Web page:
We hope to assemble a mix of students, each of whom has some experience in one of the following three domains: (a) statistics, (b) computer programming, or (c) journalism or storytelling. Participants will explore how statistical analysis – and not just the reporting of a statistic – can guide good journalism. The class will divide into teams of two or three students each. Each team will pursue a project for the semester. The project can be the writing of an original article, the design of an interactive app for consumption by news readers, or some other project that illustrates the intersection of data with the public interest.

Each week, we will do at least two of the following (a) cover a major concept in data and storytelling, and use the concept to introduce relevant code and statistical ideas; (b) have a discussion, led by students or by an external visitor; and (c) computer lab to work with data. Readings will be taken from statistical textbooks and from news outlets such as the New York Times, the Washington Post, Science, and Nature. In some sessions, student teams will be expected to run and modify programs written in Python and/or MATLAB. Sometimes we will use Microsoft Excel.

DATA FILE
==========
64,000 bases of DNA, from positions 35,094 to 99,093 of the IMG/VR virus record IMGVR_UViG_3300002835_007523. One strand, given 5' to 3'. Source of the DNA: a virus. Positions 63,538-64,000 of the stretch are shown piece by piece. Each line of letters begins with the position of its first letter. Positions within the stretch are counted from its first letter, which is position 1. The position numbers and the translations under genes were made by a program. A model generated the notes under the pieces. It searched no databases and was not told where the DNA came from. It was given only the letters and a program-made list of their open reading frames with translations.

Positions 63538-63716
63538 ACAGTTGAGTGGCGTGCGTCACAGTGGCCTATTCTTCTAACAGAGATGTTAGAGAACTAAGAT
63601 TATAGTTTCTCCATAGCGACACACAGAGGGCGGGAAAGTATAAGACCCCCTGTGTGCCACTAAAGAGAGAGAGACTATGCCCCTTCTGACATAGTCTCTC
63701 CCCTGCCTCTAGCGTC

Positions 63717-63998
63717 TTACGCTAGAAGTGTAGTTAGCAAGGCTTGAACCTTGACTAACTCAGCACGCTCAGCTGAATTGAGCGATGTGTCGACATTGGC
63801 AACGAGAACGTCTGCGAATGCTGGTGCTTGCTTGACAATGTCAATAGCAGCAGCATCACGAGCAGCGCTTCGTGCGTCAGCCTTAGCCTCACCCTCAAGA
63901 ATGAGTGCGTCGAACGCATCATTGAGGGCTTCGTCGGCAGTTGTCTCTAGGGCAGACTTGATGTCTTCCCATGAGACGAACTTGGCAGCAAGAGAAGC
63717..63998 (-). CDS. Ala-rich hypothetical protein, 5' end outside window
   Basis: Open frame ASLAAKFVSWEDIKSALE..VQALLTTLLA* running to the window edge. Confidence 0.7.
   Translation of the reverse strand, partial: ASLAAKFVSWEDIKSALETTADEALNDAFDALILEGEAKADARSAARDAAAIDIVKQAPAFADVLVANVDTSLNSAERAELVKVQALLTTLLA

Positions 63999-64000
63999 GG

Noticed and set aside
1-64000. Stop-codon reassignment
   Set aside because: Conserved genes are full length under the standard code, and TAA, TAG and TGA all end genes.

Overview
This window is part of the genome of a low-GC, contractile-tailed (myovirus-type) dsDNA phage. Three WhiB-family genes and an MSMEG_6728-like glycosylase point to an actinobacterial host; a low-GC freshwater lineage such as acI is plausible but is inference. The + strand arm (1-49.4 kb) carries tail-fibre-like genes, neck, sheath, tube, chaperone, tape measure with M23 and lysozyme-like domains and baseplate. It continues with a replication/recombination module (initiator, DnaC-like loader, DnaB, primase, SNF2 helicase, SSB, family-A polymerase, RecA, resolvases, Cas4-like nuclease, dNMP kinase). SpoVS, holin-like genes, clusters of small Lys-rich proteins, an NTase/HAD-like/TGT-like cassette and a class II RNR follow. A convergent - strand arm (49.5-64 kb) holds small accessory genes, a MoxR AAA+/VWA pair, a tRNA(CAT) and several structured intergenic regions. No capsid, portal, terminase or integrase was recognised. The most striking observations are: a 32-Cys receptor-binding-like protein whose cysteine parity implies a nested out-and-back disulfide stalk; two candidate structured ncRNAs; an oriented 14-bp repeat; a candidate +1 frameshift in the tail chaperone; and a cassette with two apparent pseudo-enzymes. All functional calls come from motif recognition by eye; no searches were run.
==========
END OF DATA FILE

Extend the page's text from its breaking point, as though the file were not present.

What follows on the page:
For those who will do more computing, optional help sessions are available from PICSiE.

Course credit policy:

20% – Attendance & class participation.
20% – Project #1, due March 30th. Data journalism or public-interest piece on a topic that combines statistics with the public interest.
20% – Homework.